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Interview with Conductor Tiberiu Soare

Thursday, 4 November 2021 , ora 19.51

Tomorrow, the 3rd of November 2021, the Radio Chamber Orchestra will perform a concert on the stage of the Radio Hall under the direction of conductor Tiberiu Soare, with cellist Răzvan Suma as soloist.

More details from conductor Tiberiu Soare:

Wednesday evening you will be at the helm of the Radio Chamber Orchestra for a concert taking place in the week in which Radio Romania celebrates its 93rd anniversary. So, an evening with a certain emotional significance. How do you see this anniversary?

Every anniversary of public Radio has been a source of joy for me, ever since I've had, in one way or another, a connection with the activity of Radio Musical Groups, so I'm very happy. I wish Public Radio Happy Birthday! and a lot of energy to carry out the mission it has for society, which is often not an easy one, as we can see nowadays. But, in any case, for me it is an honour and I am very happy to be on the stage of the Mihail Jora Concert Studio that evening.

Classical and contemporary are the elements that make up the evening's agenda. A famous concert by Haydn, with the cellist Răzvan Suma as soloist, a symphony from Mozart's early work and, last but not least, the work that actually opens the concert - the Suite from Codex Caioni in the version for string orchestra signed by Dan Voiculescu. What were the ideas behind the conception of this programme?

We tried to combine the two styles, so to speak. It is very true that Dan Voiculescu's work for string orchestra, Codex Caioni, dates from 1996. It can be considered contemporary music, can't it, but at the same time, the reference it makes is to a 17th century past. We are of course talking about a work inspired by that collection of the Franciscan monk IoanCăianu. He had set up a printing press in Transylvania, at some of the Franciscan monasteries there. Moreover, he had started printing manuals at those printers, manuals that were appreciated pretty much all over this area of Eastern Europe and the Balkans. So, the work of the monk IoanCăianu is one that brought a lot of value to culture and education in general in that area at that time. It is a double homage, if you like - it is on the one hand to this man, IoanCăianu, and on the other hand, it is a homage to Dan Voiculescu, a master whom I had the privilege of knowing before his too early death. It is also a tribute to him, because I have very beautiful memories of the first time I conducted this work, with the Radio Chamber Orchestra (but it was somewhere in 1999 or 2000). As for the other works, the Symphony in A major No. 29 is one of the most famous symphonies of Wolfgang Amadeus Mozart's early work. The composer was 18 years old when he wrote it, he was of course in Salzburg. It is a symphony that has deservedly earned its reputation. It is one of his most famous works, as I said, because of a very concise style, a somewhat late rococo style or a certain language. The setting can already be seen, the setting of a certain language that points towards early classicism. This transition zone between late rococo and the first creations that we can consider truly classical has always been a fascination for me in terms of repertoire. Joseph Haydn's Concerto No. 1 in C major for cello and orchestra is also in the same realm. There was some doubt that it belonged entirely to Joseph Haydn. These doubts have since been dispelled. Yes, we are dealing with a work in its entirety by Joseph Haydn. An entry has been found in his thematic catalogue, written in his own hand, in which the theme of this concert appears in 1765. In other words, it was at the court of Estherhazy and it seems that this concert was played by Josef Weigl, who was the first cellist in that exceptional orchestra where Joseph Haydn was chaplain, at the court of Prince Estherhazy.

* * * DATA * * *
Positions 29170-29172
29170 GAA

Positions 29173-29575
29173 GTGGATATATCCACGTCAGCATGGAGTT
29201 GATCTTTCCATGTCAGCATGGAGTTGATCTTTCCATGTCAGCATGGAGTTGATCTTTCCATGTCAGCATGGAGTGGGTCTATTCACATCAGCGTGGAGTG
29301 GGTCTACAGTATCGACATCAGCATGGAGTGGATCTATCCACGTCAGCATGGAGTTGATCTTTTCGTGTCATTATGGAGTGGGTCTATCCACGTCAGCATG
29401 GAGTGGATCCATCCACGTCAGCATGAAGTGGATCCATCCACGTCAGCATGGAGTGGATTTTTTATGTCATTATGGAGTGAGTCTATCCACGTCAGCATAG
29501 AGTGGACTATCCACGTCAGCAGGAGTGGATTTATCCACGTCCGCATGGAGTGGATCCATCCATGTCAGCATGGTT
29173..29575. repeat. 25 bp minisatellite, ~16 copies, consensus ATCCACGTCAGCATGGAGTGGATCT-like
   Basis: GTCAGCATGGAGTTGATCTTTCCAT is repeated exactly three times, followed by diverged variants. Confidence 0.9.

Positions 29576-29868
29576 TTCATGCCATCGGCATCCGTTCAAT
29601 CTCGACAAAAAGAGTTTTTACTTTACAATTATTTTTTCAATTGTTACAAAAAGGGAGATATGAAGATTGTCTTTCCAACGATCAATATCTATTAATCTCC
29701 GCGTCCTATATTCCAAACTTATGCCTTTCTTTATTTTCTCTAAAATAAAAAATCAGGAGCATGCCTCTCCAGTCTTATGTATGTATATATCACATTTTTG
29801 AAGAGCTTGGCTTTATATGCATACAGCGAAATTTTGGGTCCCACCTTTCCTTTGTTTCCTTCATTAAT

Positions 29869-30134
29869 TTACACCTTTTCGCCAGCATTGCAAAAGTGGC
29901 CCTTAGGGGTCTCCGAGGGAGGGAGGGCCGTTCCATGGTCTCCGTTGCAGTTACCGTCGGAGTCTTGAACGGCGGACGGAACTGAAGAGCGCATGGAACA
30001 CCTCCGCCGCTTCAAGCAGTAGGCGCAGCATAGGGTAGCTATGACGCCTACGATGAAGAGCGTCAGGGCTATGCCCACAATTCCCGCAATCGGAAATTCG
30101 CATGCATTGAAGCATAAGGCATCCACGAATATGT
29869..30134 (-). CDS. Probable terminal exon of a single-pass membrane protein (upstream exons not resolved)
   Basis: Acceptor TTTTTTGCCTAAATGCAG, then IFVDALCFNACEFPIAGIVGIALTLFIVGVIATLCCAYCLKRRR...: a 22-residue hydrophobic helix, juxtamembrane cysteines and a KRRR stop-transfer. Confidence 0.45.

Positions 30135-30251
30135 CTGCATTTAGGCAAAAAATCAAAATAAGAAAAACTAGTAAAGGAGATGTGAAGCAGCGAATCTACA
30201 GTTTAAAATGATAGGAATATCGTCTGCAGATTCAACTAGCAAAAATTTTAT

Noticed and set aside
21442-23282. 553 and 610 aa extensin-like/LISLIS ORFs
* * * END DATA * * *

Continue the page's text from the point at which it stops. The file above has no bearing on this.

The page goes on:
Interview by Florica Jalbă
Translated by Andreea Grințescu,
University of Bucharest, Faculty of Foreign Languages and Literatures, MTTLC, year I
Corrected by Silvia Petrescu